If we ever get a real dialogue going on intelligent rationing of health care in America, I would be quite optimistic about our future as a people. If we do not achieve this result, then I would be less optimistic.
For we all know that when it comes to economics, the basic issue is/has and always will be about how we spend our money as a people. Yet sadly we have moved far from this fundamental truth as a collective.
Take the whole discussion around preventative medicine. While I want to make it clear to everyone that I am a strong proponent of spending even more money on preventative medicine, still anyone who thinks preventative medicine reduces costs ignores a basic truth of mathematics which I will illustrate below.
But perhaps more fundamentally, anyone who thinks this has forgotten the basic fact that we will all die of something one day.
Let me illustrate with a rather gruesome example to simply make my point:
Scenario A- Society spends nothing to prevent illness. As a result of neglecting preventative medicine, people sadly die at the relatively young age of 55. And while their death can be from anything, in this example, let's say they die from a heart attack and that society is willing to treat them in death with $300,000.
Scenario B- Society spends $1000/year per person preventing cardiovascular disease. As as a result of this increased spending on preventative measures, people die at much older age 75 but then they do eventually die. Their deaths might be from cancer or another illness, but they do still die. To illustrate this point, we'll also assume these different methods of death also cost $300,000.
Let's add up the costs for the different scenarios...
Scenario A: total cost $300,000/person (people live to 55)
Scenario B: total cost: $375,000/person (people live to 75)
Remember, as we all eventually die, the cost of treating our second method of death must still be taken into account when we think of how preventative medicine saves money by preventing the cost of the first thing that would have killed us. Increasing the age of our death is a great deal but we must not forget that it still means we swap one expensive illness for another at life's end. Sadly death is still inescapable for all of us- in death we are all truly equal.
Now let me illustrate the effects of rationing- and please note that I am not saying rationing must be done by either the government or the market, I am simply illustrating the effect of rationing. As it should be clear from the following example that it is rationing that gives much greater value for our health care dollar.
Say we take the same two scenarios from above but include the concept of rationing at the end of life. This might look the following way:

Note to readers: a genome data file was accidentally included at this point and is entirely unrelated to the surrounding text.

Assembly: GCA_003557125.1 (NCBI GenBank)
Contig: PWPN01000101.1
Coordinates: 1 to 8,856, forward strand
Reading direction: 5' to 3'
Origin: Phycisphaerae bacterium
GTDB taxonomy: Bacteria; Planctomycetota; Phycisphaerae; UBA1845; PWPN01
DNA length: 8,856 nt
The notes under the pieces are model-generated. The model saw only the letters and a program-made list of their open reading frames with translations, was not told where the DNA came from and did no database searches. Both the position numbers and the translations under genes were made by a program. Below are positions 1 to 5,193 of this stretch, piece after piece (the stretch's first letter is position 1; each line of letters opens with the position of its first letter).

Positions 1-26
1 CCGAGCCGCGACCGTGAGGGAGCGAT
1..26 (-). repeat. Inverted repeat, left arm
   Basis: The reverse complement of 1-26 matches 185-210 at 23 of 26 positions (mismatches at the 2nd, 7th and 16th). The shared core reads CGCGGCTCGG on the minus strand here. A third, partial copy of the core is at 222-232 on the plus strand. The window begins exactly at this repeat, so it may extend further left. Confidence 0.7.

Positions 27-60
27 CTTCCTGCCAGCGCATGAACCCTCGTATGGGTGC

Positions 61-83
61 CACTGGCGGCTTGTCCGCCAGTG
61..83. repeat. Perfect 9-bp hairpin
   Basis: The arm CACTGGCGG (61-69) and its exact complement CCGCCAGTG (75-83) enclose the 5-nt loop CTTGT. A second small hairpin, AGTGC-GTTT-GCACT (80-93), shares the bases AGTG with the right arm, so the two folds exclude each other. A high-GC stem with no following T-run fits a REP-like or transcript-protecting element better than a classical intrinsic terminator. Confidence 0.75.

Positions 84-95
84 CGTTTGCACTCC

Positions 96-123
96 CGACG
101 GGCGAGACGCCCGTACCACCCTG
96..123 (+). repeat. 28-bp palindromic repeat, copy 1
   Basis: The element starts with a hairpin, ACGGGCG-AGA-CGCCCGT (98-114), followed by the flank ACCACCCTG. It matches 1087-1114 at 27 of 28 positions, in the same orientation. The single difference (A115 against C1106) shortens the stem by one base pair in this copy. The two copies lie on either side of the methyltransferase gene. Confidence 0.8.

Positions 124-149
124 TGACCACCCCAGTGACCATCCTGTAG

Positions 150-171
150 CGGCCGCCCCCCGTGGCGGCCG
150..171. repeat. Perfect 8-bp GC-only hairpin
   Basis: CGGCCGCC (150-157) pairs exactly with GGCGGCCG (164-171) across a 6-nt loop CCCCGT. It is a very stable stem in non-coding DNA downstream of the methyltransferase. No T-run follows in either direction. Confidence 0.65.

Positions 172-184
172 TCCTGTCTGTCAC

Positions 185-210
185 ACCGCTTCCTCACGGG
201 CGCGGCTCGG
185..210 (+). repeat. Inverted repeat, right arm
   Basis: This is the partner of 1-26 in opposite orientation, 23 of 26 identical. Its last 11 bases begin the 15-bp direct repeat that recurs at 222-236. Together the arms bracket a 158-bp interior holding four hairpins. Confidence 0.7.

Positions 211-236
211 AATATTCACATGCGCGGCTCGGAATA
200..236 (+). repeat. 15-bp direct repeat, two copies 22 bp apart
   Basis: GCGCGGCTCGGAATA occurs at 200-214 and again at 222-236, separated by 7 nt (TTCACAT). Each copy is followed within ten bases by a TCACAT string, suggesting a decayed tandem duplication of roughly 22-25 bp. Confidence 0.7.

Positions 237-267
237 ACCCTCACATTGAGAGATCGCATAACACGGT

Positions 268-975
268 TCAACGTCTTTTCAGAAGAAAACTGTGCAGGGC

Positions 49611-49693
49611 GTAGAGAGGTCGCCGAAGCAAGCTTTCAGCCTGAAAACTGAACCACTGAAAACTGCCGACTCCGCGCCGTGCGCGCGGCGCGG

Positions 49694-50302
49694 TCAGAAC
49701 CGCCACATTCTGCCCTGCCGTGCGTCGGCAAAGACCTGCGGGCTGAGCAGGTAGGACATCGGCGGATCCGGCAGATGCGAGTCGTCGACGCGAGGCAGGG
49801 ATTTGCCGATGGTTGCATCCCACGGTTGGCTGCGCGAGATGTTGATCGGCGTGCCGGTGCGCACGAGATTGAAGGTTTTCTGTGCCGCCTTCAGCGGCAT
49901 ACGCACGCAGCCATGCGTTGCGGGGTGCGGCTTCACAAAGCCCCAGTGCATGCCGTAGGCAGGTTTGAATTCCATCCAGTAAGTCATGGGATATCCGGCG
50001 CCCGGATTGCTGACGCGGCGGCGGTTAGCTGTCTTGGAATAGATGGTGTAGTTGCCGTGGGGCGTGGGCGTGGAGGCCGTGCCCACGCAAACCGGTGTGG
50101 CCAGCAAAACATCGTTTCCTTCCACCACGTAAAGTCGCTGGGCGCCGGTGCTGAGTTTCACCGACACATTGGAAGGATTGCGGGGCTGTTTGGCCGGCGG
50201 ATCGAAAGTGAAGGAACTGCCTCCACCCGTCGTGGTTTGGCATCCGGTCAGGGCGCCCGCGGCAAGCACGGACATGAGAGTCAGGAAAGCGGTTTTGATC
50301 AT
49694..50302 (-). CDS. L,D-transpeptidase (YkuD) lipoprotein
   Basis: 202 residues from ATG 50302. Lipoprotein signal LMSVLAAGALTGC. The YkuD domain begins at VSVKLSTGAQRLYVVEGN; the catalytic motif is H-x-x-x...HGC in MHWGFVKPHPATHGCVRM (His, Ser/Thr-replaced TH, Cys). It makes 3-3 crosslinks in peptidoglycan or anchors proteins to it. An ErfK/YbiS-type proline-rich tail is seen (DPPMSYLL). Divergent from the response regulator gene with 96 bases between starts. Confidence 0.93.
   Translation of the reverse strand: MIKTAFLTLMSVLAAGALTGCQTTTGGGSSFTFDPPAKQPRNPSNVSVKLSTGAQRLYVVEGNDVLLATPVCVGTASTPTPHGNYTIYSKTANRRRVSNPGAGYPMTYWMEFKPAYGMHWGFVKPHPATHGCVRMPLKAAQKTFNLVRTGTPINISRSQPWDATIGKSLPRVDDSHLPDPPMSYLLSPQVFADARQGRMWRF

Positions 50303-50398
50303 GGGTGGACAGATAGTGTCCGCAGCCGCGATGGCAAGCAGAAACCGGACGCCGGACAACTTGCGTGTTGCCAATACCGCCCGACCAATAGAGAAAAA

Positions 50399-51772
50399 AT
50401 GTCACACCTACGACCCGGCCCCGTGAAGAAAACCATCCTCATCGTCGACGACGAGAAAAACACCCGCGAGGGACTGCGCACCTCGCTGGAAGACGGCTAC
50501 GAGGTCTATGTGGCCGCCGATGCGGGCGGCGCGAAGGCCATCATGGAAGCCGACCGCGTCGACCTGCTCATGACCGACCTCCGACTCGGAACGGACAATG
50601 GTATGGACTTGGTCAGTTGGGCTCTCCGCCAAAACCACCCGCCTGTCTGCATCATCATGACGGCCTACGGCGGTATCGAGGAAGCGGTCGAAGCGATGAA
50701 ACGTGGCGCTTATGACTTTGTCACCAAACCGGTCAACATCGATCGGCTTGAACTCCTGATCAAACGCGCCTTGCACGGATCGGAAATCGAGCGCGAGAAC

Scenario C (no preventative spending AND rationing at life's end): total cost $0 (people live to 55)
Scenario D (preventative spending AND rationing at life's end): total cost: $75,000 (people live to 75)
Obviously, of these four scenarios (A,B,C and D), the best VALUE in health care spending is scenario D- i.e. we spend lots on preventative services but not much at the end of our life. In scenario D, people still get to live to 75 but at a cost of $75,000.
Scenario B also gets us to age 75, but at a cost of $375,000/person which is obviously considerably more expensive than $75,000. You can decide how you want to spend this new found money (research to prevent more deaths?).
Now I realize not all end of life illnesses are equally expensive, but never make the mistake of thinking that the ones we have earlier in life are more expensive than the ones we have later as this is most decidedly often not the case.
Again, I use this rather gruesome illustration simply to make a point: when you hear people talk about how preventative medicine saves money, please realize they are incorrect, it was always the rationing that saved the money. Preventative medicine ALWAYS increases spending though it is much better value for the money we spend.
And for those of you who missed Peter Singer's NYT article, I highly recommend it.
Only rationing will save us from an otherwise national calamity and hopefully as a people we can move on to a more intelligent discussion around this issue.
In my next post, I will describe why rationing has nothing to do with private or public medicine and why either system can incorporate rationing fairly.
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